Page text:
10 Things I Learned While Visiting Berlin

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Running has opened the doors to visit a lot of places I’ve never thought possible. Places like Tokyo and Berlin are two major places that I am glad I felt the fear and did it anyway. Visiting a foreign country especially when you do not know the language is always a challenge. After some research and courage, Berlin became a dream come true. With every place I visit, I always learn something out of it, below are some things I’ve learned while visiting Berlin.

    1. No ice in drinks. So this left me a bit confused, as I gotten so used to having iced cold drinks. I mean, what’s an iced coffee without ice, or a fountain soda without ice. Hmm… After two visits to a two common fast food restaurants I quickly learned that maybe they didn’t run out of ice, that maybe this no ice thing was a norm.

      Why Don’t Other Countries Use Ice Cubes? – Smithsonian.com

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    2. Drinking beer in the daytime is very, very common. It’s like walking around with a Gatorade or a bottle water here in NYC. Drinking beer all the time is common, so don’t be surprised when you see someone walking around with a beer bottle down the street.
    3. Smoking is a thing. A huge thing. I think they smoke more than they eat. Smoking one to two packs a day is normal.
    4. Speaking of food, you all know how I love food, the food is great. If you are into sausages and potatoes and eating big portions, this is the place to visit.

      Recommended place to eat where food isn’t too pricey, but yet very delicious, is Ali Baba, a nice Italian place.

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    5. Ketchup and Mayo seems to be a major thing as well. It’s in pretty much everything. Mainly fries, but you will find it with your CurryWurst and your KFC and your burger joints. You also get charged extra for these two.

      You’ll see several places to get a curry wurst, but I found Curry 36 to be the best. Try it, let me know what you think.

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    6. Transportation is kind of interesting. I don’t know if I totally understood it, but unlike NYC, Paris or Tokyo where you pay a fare, either when you exit the station or before entering the station, in Berlin, you purchase your ticket, “validate it” once, during your whole stay or length of ticket and just continue riding the trains and buses as you please. All you do is show the card to the bus driver, who rarely looks at it, or the train conductor, if you see him. It was interesting to say the least. Other than that, their double decker buses was the best way to get around and see Berlin, they cover a lot of major sights and landmarks not to be missed.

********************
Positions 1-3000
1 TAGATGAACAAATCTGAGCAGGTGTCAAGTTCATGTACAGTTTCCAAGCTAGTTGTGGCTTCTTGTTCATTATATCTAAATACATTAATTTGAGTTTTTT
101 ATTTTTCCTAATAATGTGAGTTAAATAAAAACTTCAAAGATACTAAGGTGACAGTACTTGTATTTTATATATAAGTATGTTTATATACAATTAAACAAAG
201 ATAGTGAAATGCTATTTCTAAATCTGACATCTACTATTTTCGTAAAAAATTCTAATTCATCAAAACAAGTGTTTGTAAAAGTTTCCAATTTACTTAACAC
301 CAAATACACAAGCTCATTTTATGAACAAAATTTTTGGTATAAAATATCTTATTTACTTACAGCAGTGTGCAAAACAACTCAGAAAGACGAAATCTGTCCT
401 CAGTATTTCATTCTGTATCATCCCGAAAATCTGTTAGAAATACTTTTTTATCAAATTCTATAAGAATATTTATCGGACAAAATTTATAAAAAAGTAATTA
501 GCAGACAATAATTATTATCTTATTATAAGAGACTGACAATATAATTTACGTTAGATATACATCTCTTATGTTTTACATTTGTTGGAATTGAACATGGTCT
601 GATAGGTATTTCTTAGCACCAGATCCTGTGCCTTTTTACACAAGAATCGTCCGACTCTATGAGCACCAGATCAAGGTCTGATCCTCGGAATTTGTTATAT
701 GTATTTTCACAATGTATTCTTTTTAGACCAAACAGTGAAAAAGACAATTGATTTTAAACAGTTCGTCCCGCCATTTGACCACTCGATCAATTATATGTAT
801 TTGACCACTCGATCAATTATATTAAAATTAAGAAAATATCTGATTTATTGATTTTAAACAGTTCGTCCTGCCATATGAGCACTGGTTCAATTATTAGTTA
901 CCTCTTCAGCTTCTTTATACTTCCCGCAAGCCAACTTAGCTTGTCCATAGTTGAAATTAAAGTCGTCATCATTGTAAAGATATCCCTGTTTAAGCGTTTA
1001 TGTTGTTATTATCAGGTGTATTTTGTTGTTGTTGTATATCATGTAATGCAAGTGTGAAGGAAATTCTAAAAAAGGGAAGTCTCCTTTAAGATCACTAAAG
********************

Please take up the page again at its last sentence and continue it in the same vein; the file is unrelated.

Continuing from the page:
7. History – So much history in Berlin. Every where you walk to, you see a piece of history. It felt creepy to be around that much history, especially after doing a couple WWII tours, it felt a little too real and alive for me.
    8. Most of the residents speak English very well. Even though it’s nice to know a thing or two in German, most places can speak and understand English. So do not be afraid to ask if they speak English or if they have an English menu at a restaurant.
    9. Saunas – most saunas are coed. So funny story, I was at my hotel room after running the Berlin Marathon, so I decided to relax a bit in the Sauna room at the hotel I was staying at. To make a long story short, I quickly learned, that unlike NYC, the saunas in Berlin and I’m guessing most European countries, are co-ed and for the most part nude. Umm… I wasn’t too comfortable with that idea, so I turned right back around to my room.
    10. Lots to see and learn – I was in Berlin for about a week, and even though it seemed like a good amount of time to explore the city, it really wasn’t. I didn’t get a chance to visit all the museums and learn more about the history, I also didn’t get a chance to visit the different neighborhoods and try out their food and bar hop with the locals. Berlin is also known for their nightlife, I, unfortunately, didn’t get a chance to do that either.



So much to cover, so little time. Hope to see you soon Berlin!